When the child in question is a little older and can eat apples, there's a natural remedy that worked for my husband and me to alleviate the RA before I was diagnosed with celiac. The remedy is to eat 1-2 organic apples for breakfast with 1-2 glasses of organic whole milk. I know--it sounds crazy...but it worked for both of us. My husband, in fact, still does this every morning to stay painfree.

I hope the little guy gets better...
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#3 MacieMay

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Posted 06 April 2011 - 04:44 PM

HI There! My daughter does not have RA but she has another autoimmune called Juvenile Dermatomyositis (JDM), they are similar. JA affects the joints and JDM affects the muscles and the skin. She is 2 and was dx @ 18 mos with JDM. She is also gluten intolerant. She started showing symptoms of the gluten-intolerance when we introduced solids. I would swear she is Celiac, but all her testing came back negative. She is responding very well to treatment. I know she would not be doing as well if we were not gluten-free. I hope this helps.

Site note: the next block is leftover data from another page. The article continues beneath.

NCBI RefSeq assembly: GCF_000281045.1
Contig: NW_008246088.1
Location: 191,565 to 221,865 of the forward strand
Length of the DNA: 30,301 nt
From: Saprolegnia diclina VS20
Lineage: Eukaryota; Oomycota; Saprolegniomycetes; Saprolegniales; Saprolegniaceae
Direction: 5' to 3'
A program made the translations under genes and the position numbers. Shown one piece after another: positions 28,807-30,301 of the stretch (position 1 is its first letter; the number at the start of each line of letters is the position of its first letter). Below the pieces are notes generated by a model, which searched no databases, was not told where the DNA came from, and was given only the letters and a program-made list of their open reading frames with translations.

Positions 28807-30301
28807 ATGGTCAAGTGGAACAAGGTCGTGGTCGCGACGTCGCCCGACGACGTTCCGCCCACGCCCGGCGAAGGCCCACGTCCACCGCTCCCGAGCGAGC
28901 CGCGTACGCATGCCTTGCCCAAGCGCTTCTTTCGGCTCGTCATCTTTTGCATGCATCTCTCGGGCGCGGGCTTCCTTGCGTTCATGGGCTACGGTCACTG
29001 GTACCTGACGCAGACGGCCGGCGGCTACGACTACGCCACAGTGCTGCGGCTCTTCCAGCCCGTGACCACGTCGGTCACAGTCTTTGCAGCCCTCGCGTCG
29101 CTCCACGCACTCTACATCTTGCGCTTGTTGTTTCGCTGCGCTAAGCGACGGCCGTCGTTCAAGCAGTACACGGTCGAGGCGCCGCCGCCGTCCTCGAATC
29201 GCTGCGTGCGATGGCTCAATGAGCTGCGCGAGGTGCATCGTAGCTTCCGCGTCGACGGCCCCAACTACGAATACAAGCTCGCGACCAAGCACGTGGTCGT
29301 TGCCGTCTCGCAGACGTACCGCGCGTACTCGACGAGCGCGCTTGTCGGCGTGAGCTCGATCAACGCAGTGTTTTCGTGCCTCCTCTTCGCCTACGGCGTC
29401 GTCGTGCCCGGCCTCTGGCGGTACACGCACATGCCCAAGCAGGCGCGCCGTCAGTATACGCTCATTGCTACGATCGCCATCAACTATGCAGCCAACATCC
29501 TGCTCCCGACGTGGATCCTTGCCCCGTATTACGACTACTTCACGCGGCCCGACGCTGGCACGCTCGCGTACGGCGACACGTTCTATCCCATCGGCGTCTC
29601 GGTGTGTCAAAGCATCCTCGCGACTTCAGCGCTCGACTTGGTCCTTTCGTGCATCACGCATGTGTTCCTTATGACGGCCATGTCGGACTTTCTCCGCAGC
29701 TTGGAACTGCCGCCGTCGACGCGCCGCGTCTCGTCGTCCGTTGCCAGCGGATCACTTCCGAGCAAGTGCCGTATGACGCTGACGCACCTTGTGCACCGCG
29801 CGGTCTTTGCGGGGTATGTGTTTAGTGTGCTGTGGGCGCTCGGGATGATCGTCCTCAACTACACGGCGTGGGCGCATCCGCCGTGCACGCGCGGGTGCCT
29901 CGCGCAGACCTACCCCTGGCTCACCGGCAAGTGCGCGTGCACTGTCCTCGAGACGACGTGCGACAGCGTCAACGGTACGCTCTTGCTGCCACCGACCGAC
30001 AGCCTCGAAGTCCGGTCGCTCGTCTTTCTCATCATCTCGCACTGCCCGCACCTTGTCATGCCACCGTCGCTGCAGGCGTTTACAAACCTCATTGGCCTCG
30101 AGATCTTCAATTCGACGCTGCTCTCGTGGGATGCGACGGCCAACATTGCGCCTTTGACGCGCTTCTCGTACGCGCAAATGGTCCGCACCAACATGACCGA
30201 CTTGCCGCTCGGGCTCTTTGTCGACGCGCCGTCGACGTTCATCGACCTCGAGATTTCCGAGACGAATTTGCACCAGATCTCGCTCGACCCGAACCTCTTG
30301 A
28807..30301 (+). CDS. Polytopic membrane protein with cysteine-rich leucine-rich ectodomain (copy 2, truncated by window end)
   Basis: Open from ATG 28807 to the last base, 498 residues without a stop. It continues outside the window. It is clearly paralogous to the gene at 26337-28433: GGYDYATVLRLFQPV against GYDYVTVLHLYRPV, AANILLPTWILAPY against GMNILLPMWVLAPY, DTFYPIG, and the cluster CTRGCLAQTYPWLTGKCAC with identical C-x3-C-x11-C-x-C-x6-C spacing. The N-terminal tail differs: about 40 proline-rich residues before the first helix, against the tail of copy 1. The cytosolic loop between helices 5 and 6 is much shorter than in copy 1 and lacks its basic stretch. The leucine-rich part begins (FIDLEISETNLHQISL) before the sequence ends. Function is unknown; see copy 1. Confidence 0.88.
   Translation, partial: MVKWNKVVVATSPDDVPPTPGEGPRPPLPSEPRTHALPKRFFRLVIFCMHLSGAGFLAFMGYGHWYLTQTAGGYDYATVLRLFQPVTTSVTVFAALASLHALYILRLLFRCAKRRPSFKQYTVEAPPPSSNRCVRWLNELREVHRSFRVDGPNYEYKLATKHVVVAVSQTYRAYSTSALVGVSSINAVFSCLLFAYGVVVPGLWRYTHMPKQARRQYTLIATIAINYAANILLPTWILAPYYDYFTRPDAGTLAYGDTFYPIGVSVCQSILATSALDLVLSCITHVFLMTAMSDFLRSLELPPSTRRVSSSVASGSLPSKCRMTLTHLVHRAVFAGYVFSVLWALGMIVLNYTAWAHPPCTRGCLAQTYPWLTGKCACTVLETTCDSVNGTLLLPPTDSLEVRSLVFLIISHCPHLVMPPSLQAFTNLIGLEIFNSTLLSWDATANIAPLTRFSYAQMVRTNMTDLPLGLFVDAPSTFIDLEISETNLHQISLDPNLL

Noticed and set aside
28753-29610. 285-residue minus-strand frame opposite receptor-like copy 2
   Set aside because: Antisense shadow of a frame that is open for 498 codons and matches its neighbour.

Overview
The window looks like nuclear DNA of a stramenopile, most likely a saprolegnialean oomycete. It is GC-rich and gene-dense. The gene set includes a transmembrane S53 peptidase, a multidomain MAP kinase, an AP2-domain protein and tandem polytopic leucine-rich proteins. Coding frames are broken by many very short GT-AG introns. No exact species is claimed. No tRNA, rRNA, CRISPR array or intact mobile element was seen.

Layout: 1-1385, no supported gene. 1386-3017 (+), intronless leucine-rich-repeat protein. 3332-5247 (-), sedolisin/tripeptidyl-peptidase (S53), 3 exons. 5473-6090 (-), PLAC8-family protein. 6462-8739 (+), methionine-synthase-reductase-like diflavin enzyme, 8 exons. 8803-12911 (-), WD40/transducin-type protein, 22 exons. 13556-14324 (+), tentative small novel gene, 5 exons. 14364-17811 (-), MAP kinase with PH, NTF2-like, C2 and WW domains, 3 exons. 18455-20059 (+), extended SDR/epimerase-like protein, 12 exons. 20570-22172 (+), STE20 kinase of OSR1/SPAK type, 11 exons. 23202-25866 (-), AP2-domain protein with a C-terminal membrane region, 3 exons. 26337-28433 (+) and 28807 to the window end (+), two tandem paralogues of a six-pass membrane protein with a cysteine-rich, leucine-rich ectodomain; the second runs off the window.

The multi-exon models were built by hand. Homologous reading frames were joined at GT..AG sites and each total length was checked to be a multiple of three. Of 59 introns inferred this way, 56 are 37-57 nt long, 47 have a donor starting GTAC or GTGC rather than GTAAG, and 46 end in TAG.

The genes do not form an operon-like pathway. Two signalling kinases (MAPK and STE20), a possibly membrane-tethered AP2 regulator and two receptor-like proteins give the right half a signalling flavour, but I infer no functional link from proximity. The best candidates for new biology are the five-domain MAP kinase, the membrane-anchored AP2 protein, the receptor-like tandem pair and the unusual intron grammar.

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#4 chasbari

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Posted 06 April 2011 - 05:13 PM